Category: Staff


Conspire Against Attire

| Australia | Ignoring/Inattentive, Lazy/Unhelpful, Staff

(I have graduated with an honours degree and I am picking up my robes on the day of the graduation. My friend, who is also an honours graduate, is in line just before me. I approach the counter and provide my student ID.)

Lady At Desk: “Okay… Bachelor’s degree in [subject]?”

Me: “No, honours degree.”

Lady At Desk: *types something* “Okay, proceed to the robe fitting.”

(I move to the next station. As I’m getting fitted with my robes, I notice my friend getting fitted with his hood and leaving. After he has left, I approach the man fitting the hoods and he goes to put a bachelor’s hood on me.)

Me: “No, I need the hood for honours.”

Man: “They’re the same.”

Me: “No, they’re not; please give me the honours hood!”

Man: “They’re the same!”

(This goes back and forth for a bit before I leave, feeling upset and defeated. My parents meet me outside, see that I have the wrong hood and insist I go back and complain. Upon returning…)

Me: “Hi, I’ve been given the wrong hood; can you please give me the honours hood instead of bachelor’s?”

Lady At Desk: “Our systems tell us you need the bachelor’s hood.”

Me: “But I’m an honours student – not bachelor’s!”

Lady At Desk: “I’m sorry, I can’t help you.”

Me: “Can I speak to someone else?”

(I ended up speaking to another staff member, who was very helpful and called the graduate centre to confirm I needed the honours hood. I ended up graduating in the correct attire. Upon speaking to some of the other honours graduates, there was another who experienced the same problem!)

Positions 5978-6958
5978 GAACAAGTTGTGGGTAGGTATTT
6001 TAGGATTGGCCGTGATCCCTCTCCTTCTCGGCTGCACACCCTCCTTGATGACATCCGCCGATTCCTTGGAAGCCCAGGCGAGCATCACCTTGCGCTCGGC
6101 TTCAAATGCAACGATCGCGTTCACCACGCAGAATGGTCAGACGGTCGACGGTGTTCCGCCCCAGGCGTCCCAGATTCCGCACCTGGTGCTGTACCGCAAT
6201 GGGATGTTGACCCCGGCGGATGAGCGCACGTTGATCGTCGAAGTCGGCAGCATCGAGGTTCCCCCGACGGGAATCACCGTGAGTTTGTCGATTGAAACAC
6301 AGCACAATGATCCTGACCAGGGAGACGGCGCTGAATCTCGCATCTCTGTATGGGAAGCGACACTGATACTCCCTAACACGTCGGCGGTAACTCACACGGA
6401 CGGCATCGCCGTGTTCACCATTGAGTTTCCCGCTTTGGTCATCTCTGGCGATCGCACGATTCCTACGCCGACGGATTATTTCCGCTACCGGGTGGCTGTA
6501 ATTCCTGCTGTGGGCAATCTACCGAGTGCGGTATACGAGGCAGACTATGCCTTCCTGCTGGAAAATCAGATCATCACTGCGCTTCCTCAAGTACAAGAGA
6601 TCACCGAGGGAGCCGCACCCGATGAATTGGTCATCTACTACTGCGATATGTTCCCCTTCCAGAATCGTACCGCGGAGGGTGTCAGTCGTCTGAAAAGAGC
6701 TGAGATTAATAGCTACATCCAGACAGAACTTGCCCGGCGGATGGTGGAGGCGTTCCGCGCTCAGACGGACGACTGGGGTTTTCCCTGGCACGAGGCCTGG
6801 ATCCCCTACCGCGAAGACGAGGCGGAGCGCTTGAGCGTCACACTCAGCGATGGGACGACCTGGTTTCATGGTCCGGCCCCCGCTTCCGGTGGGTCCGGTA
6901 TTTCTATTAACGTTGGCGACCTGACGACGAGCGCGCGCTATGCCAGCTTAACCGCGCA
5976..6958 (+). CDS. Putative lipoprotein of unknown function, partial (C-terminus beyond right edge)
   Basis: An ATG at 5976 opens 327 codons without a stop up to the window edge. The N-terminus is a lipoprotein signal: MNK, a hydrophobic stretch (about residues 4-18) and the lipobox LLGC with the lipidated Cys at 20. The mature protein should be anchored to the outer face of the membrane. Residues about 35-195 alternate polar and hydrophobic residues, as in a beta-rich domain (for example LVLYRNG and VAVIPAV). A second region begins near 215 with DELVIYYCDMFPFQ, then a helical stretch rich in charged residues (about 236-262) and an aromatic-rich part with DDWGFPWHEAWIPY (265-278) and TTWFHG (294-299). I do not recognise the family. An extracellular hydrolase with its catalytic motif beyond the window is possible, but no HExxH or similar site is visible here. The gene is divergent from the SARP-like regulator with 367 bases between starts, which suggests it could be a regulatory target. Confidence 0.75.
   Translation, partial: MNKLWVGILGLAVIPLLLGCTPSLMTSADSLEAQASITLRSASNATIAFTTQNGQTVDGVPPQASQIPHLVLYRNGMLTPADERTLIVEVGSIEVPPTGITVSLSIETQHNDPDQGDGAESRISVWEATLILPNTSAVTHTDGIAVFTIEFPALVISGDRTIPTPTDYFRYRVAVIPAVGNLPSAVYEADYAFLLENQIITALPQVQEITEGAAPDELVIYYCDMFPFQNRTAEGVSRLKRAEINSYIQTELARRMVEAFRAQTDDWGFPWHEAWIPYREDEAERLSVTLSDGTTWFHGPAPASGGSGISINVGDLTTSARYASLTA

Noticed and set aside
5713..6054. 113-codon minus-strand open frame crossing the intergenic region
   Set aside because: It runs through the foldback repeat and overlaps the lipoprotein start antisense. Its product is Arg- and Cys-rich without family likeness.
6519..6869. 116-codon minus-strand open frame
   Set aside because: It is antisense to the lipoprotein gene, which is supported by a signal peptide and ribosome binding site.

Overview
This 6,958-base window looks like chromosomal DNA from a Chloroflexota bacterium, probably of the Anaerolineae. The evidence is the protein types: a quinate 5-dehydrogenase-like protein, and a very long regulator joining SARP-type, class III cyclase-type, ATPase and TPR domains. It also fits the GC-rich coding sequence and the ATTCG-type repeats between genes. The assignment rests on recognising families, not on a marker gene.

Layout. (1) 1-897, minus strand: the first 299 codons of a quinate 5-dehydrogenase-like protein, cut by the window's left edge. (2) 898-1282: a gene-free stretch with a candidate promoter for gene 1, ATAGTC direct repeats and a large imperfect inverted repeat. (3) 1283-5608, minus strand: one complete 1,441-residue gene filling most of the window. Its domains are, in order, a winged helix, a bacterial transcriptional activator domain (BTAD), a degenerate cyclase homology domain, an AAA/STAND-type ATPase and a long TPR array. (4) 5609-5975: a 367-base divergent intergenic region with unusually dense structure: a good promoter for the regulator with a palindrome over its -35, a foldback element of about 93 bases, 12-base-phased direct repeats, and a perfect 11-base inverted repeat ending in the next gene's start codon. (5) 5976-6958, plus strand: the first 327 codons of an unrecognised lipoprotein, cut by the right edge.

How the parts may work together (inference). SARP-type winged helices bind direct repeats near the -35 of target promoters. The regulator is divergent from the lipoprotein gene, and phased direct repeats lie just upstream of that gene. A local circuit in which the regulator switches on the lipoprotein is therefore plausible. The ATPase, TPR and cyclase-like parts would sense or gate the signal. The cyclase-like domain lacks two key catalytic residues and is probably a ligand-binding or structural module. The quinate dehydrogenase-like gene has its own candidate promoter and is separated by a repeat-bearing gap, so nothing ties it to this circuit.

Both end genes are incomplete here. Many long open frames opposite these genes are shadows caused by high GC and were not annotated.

You’re All Sixes And Sevens

| USA | Ignoring/Inattentive, Staff

(In my middle school, the seventh to ninth graders each have their own lunch period. My friend had a crazy growth spurt the summer before we started seventh grade, and at the age of 13 he’s already almost six feet tall. It’s our first day of middle school, and while waiting in line to pay for my lunch, I see the lunch lady confront my friend.)

Lunch Lady: “Put the food down and get out of here.”

Friend: “Wh-what?”

Lunch Lady: “You don’t belong here. Get out of here and go to class.”

Friend: “I’m— this is my lunch period. I’m in seventh grade. ”

Lunch Lady: “You are NOT in seventh grade. Get out of line and go to class.”

(My friend, who was VERY shy, didn’t know what to do, so he just left his food at the counter and wandered off. I found out later that he didn’t eat lunch for three days, until one of the teachers finally found out what happened and managed to convince the lunch lady that he really was only 13.)


Giving You A Sporting Chance

| MD, USA | Ignoring/Inattentive, Sports, Staff